Learning Leadership from Billy ‘Frickin’ MurrayAugust 25th, 2021 by Chris Collier
Billy ‘Frickin’ Murray guides six Car Toys locations in Colorado. The managerial role is the latest stop in a career path that began at Mobile Electronics in Lagrange, Ga., in 2005. How did he grow into leadership, and what’s his connection to comedian Bill Murray?
“My name originated from people calling me, ‘Bill [. . .] Murray,’” Murray says. “I’m pretty sure it started with the movie “Zombieland” and then became popular on theChive. I thought it sounded fun, but wanted something that could reach a wider audience, so I went with ‘Frickin.’ My middle name is Frederick, so it fits pretty well. I finally adopted it when a friend called me ‘Billy Freaking Murray.’ I changed all of my social media accounts and started introducing myself as ‘Billy Frickin Murray.’”
The nickname allowed Murray to stretch himself. His career climb began as a mobile electronics installer after graduating high school in 2005.
“I always saw myself trying to build a big business that catered to the team,” Murray says. “I saw early on how miscommunication between leadership and the team can create a lot of issues. I thought I would do something big—I just didn’t know exactly what.”
Murray’s first shot at tinting came in 2013 at Total Eclipse Window Tinting in LaGrange. Owner Sam Arthur played the role of boss and mentor.
“He taught me window tinting, and he hounded on me for years,” Murray says. “He was like, ‘Come learn, man,’ because I’d always watch him tint and ask him questions. The type of questions I’d ask were questions showing I was trying to learn it.”
Murray worked with Arthur for two years, grasping the significance of efficiency over speed along the way. He then moved to Denver, where he became the store manager for Tint World there. The Mile High City move marked a shift in both altitude and responsibilities.
“I was tasked with doing everything at the shop,” he says. “I was doing installs, I was taking phone calls, I was tinting, I was detailing, I was doing paint protection film (PPF), I was doing remote starts and I was hiring and firing employees when we needed to.”
Murray’s career can be characterized as hands-on. From installing mobile electronics to window tinting to running the show for a global franchise, his resume is varied. Today, he leads tinting efforts in Colorado as Car Toys’ regional tint program manager.
“On a daily basis, being around my team [is gratifying] and watching how much they do with little things amazes me—the little creative solutions they come up with,” Murray says. “A big thing I fight for is creative problem solving. What would you do? Not what would I do, but what would you do? Let’s go from there. Seeing those learning moments click in people is awesome. Seeing them go from one point to the next with either more knowledge or better skills and just watching that change. [It’s] amazing ….”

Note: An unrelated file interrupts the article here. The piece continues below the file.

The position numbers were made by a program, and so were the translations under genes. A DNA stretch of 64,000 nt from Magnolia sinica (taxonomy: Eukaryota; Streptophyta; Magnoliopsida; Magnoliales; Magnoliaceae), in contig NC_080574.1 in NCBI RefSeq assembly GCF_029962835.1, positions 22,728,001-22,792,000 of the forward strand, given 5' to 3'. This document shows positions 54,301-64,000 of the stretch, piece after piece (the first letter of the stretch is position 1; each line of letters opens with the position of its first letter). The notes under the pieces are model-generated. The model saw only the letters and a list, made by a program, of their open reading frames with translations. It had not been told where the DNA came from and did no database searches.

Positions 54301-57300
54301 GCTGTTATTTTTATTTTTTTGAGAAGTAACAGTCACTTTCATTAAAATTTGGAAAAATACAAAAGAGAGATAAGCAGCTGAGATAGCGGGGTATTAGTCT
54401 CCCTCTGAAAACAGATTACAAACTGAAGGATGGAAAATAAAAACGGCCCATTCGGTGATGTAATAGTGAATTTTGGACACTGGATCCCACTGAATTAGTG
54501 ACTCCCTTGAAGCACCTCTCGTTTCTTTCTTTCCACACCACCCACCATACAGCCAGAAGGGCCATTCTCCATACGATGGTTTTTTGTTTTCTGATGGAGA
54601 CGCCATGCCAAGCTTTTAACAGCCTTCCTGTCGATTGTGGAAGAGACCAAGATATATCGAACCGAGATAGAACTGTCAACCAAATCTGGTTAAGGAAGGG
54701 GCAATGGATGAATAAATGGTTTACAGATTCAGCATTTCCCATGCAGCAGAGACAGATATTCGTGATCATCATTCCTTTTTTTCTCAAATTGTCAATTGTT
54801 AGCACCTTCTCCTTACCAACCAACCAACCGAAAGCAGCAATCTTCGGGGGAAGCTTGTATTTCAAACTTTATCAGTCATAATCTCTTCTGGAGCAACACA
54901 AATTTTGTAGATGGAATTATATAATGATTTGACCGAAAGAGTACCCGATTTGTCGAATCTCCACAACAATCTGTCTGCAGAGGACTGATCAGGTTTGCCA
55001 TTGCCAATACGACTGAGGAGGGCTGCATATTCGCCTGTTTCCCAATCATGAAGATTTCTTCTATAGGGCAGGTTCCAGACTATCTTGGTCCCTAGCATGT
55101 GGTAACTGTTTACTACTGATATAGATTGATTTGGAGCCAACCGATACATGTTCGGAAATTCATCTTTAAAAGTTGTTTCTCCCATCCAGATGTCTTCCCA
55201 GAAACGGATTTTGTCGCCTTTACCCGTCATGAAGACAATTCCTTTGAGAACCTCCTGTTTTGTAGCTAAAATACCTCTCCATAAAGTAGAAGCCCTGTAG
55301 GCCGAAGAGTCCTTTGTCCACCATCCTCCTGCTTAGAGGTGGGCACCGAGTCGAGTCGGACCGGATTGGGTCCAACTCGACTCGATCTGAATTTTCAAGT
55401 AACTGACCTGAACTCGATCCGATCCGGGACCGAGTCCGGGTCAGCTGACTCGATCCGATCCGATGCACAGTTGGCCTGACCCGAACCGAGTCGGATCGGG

Six of the 11 Car Toys stores in Colorado offer window tinting, with more to follow. Murray leads his current teams intentionally to ensure that the company—and its tinters—achieve optimal results.
“I’m going to focus on the tinters on my team more than the company, and I’m going to build the processes and systems in our company around what it takes for our window tinters to be successful,” Murray says. “Because in the industry, where we have a commission-based job, if the tinters are making good money, then the business is making even better money.”
Murray says it’s crucial to recognize the stark contrast between tinting and managing a team.
“The important part is how you treat other people and how you use what you know to build other people,” he adds. “And that’s just a different skill set than tinting itself. Putting film on a car is an awesome skillset that is transferable all over the world. Teaching someone to tint windows is a whole different skill. There’s a difference between tinting a window, looking at someone and saying, ‘See, do it like that,’ and really working with that person, listening to their mindset and showing them several different ways to see how it clicks with them.”
Murray believes anyone can learn leadership.
“A lot of people have talents, and talents only get you so far,” he continues. “Mindset can get you a lot farther. When you’ve got a mindset that says this is who I am and this is what I am—you put limits on yourself and you keep yourself from doing something bigger. But when you try to apply yourself and try to get better and better every day—and help others get better and better every day—I think that is the initial part of becoming a leader, especially when you start helping others.”